By Amanda Kusek
Most of the time I don’t claim to be a writer around strangers. Explaining how I schedule my time, how I frequently write for free, or where I’ve been published can come off as though I am giving intimate details about my life. I’ve come accustomed to giving my professional elevator pitch ever since I was met with eye rolls when I said I wrote but wasn’t published. This was at one of my very first professional events in New York City. I was young and in a new place. My already bruised ego was pummeled into the ground. It’s my own fault for taking the easier route and glossing over my writing for so many years after that moment. Every time I do it, a part of me wilts.
I grew up knowing how rare it is to make a living from words—think of all the writer/professors we have out there alone—but I didn’t appreciate the notion until I was faced with the burden of paying off my student loans. By relinquishing eight hours a day and gaining a paycheck, I lost the ability to call myself a writer, something I had done so easily throughout school. I work as an Office Manager and spend most of my days organizing, scheduling, ordering, and making sure the underpinnings of the company stay put so the executives can grow it. I do enjoy being the great big pair of arms that catches everything that falls, but I always have to be consistent and alert. There is little room for error which means there is little room for downtime and daydreams. Daydreams are food for writing.
With a fear for eyerolls and embarrassment instilled in me, I’ve come to spend a considerable amount of time researching what it means to be a writer and how I can get closer to being printed in respectable publications. And doing it all while maintaining my day job. I’ve even dedicated an entire blog to the great project of making it work. I prepare for blog posts by reading about the lives and routines of published writers. I don’t always report on my findings but I did write about the fitness habits of Kurt Vonnegut. I plan on adding more authors to this series as I find the connection between the physical and the mental an interesting part of creativity. As I dig into memoirs and autobiographies, I find less than ideal routines, dirty jobs taken to make rent, and an unshakeable willpower to keep writing—Don Delillo worked as a parking attendant, Kafka worked in insurance, and Steven King taught.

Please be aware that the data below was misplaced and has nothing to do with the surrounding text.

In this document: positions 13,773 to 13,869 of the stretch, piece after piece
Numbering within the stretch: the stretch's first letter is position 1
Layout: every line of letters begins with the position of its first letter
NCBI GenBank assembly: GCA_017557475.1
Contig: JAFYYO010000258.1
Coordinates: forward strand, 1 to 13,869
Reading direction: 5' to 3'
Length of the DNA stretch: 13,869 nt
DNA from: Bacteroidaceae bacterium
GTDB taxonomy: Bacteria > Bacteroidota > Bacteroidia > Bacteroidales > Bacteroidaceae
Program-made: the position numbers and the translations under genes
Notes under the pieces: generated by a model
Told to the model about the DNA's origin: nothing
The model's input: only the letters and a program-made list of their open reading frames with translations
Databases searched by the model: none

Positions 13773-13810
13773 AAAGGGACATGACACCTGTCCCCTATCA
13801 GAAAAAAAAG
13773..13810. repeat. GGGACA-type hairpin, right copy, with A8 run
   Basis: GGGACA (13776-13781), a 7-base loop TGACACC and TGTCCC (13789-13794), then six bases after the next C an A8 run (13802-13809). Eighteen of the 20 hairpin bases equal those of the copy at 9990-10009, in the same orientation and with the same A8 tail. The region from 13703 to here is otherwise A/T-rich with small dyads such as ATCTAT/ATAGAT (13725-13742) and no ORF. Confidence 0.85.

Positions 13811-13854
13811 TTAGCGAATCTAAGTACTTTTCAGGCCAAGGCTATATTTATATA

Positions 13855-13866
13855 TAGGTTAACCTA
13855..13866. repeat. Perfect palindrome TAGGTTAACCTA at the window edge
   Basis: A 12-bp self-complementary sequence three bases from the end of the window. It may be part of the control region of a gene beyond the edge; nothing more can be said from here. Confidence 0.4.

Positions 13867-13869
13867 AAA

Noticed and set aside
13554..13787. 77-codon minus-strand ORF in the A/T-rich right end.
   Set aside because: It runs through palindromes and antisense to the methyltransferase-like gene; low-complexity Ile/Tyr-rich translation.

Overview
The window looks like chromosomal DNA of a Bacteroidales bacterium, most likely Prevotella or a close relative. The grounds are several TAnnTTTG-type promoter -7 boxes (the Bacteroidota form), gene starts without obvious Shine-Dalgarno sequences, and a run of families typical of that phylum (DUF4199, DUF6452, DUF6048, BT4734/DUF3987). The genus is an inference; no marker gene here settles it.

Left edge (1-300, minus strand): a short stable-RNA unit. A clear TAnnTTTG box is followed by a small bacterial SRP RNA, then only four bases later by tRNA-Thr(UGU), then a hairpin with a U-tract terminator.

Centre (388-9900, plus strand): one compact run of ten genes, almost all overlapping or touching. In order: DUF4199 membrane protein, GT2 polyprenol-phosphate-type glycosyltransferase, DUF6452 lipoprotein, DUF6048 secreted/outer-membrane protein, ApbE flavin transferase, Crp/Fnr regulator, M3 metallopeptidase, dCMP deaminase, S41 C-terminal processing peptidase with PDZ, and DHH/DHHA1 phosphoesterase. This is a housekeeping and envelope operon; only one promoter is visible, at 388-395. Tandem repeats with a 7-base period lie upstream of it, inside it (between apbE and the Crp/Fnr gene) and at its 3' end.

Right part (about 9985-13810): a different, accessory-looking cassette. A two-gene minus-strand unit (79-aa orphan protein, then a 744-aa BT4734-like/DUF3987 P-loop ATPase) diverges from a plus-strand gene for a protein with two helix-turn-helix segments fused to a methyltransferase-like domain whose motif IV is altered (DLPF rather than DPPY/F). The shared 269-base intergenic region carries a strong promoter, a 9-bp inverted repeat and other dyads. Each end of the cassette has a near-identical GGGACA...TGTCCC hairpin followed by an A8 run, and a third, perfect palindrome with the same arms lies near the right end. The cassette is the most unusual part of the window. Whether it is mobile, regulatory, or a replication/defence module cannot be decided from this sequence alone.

As I dig I start to believe I’m going about this the right way. At times I almost feel elated that I, too, can be a writer who works. I‘m reading and working through Lee Gutkind’s You Can’t Make This Stuff Up and just today on the subway, while surrounded by the autumn illnesses of others, I read this:
…What about people laboring alone and in the dark, who have yet to achieve success? They may be reluctant to tell people they are writers, lest someone ask what they have published and whether they have appeared on the bestseller list. This is a difficult barrier to cross—to have faith and confidence in yourself; knowing in your heart that someday you will prove your worth and that your practice and passion will lead to satisfaction and success. This is the challenge almost all writers confront…
Here, a writer is not someone who is published or even paid, it is a person with desire and perseverance to keep practicing and honing their skill. Why is it so hard for me to remember that most writers spend hours and weeks and years becoming as great as they are? I know the answer even though I wish I it wasn’t true. I am living in a time of immediate satisfaction and of a generation used to instant answers; patience is not in my DNA. The lure of self-publication floats before me and I want to bite. My millennial instincts are asking me why I would wait to be published when I could just have it now. I fight back. Believing, though it is hard at times, that my practice and work is writing. It’s not a poorly bound book sold over social media.
After learning to understand (and trust) that all I needed to do to be a writer was to write, I became one. I have started moving towards what I have always wanted. Non-fiction essays and personal writing are not what I am formally educated in or know much about, but I have found that they are what make me happy. I write for online magazines and blogs that allow me to explore these avenues and practice as I go. I still doubt myself and I still have trouble trusting in
the process, but when I do I look to great writers and artists for not only inspiration but camaraderie too. I have a quote taped to my wall near the dining room table by the painter Georgia O’Keefe: “You get whatever accomplishment you are willing to declare.” Maybe it’s time I go to a few events and test out my new title.
About the Author
Amanda is a writer living in New York City trying to navigate through her late twenties. Cheap Courage is her blog dedicated to doing what scares you with confidence. To learn more about Amanda, check out her resume and writing clips on her official website.
This post was originally published on Niche’s website on October 30th, 2014.